First Impressions of Ghost(Pro)

Ghost is a wonderful publishing platform but I wish it didn't offload so many features to developers and end-users.

Updated: 04 February 2022

Writing this review made me realise that there were too many niggles with Ghost to continue using it. The format that the content was stored and exported in was the final confirmation that migrating (again!) was the right move.

I tried a few options including building my own Ghost-clone using Swift and Vapor, Publish which is a Swift-based SSG1, the veteran Statamic and finally settled on the Rust-based SSG Zola once more. I really wanted each of them to work, but on balance Zola gave me the most “out of the box” and the least compromises.

There are things I miss about Ghost, and I think it has it’s place, but I’m very happy with my new website built with Zola…for now! 🤣

I’ve just completed my 14 day trial of Ghost(Pro), and paid for my first month of the hosted service so I thought I’d jot down some first impressions.

What’s my background?

I think it’s important to provide some context when talking about a product or service. Much of what we can buy these days is so good that a review is more about communicating whether a particular item suits your needs rather than objectively being good or bad.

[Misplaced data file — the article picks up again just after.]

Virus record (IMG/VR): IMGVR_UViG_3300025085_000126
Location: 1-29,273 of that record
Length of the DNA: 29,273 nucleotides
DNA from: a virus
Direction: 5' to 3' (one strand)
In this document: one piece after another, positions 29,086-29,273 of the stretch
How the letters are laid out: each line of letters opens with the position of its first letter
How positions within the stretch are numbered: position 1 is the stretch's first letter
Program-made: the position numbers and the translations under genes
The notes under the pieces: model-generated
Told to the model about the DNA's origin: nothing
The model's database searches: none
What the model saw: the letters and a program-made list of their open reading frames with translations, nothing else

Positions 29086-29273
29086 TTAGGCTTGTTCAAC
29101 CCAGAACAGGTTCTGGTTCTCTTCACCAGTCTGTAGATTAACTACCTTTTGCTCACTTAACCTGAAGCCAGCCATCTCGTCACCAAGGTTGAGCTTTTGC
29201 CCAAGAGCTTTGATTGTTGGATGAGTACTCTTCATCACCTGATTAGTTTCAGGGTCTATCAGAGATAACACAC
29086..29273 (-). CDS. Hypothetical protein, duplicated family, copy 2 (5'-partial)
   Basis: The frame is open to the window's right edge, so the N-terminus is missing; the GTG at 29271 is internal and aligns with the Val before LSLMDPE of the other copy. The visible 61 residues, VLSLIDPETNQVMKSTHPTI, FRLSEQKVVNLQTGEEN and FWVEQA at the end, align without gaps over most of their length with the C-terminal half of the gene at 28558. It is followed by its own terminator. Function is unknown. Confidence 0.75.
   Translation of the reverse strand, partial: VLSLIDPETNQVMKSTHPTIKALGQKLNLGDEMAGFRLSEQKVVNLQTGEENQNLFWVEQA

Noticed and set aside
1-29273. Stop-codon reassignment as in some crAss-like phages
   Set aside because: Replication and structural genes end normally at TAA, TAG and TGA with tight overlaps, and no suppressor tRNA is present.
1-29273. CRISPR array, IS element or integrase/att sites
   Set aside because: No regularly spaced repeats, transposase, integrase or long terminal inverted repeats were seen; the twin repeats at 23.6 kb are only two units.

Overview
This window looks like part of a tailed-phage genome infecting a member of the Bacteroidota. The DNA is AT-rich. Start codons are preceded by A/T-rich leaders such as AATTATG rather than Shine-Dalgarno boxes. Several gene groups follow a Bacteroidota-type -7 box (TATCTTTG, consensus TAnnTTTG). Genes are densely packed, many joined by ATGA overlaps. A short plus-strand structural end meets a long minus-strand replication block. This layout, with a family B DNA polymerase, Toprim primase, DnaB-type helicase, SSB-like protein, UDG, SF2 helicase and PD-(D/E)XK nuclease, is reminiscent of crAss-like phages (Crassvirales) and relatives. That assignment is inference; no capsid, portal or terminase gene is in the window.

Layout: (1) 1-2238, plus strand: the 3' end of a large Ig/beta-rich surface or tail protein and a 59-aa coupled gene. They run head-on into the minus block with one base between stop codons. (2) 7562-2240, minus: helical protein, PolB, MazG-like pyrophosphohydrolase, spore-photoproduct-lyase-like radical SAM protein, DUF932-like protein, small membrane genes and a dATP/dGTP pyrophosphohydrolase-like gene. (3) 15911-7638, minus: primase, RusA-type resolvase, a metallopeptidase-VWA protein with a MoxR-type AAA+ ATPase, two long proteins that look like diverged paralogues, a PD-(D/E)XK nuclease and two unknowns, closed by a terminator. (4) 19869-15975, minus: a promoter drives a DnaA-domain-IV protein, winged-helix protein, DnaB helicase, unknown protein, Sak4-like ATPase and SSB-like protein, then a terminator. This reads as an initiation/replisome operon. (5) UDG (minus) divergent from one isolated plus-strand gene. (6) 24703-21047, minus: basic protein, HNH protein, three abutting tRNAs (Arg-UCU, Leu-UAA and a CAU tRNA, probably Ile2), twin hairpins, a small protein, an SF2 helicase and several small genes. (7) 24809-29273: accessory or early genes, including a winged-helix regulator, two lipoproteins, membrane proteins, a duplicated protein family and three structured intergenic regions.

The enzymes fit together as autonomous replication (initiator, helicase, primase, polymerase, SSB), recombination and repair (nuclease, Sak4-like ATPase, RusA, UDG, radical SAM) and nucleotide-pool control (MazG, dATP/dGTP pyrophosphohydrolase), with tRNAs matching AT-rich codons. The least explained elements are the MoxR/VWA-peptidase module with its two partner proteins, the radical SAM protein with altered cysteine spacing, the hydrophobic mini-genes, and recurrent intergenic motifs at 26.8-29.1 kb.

So… I’ve worked as a web developer for the past 8 years but want to step away from it (professionally) to spend more time with a camera. I have the knowledge to build something like Ghost from scratch but am reluctant to spend the time to do so.

Over the years I’d estimate that I’ve evaluated Ghost and it’s hosted service Ghost(Pro) no less than a dozen times for my own website as well as others. Each time it’s never quite been the right tool for the job, mostly due to needing additional data structures attached to each post.

Now that I’m looking to spend less time in front of a code editor I thought I’d opt for something a little less DIY. My existing site was built with a Rust-based static site generator called Zola which was very, very good; but I wanted something that made writing photo stories straightforward. I wanted to concentrate on the content, not the development of the website.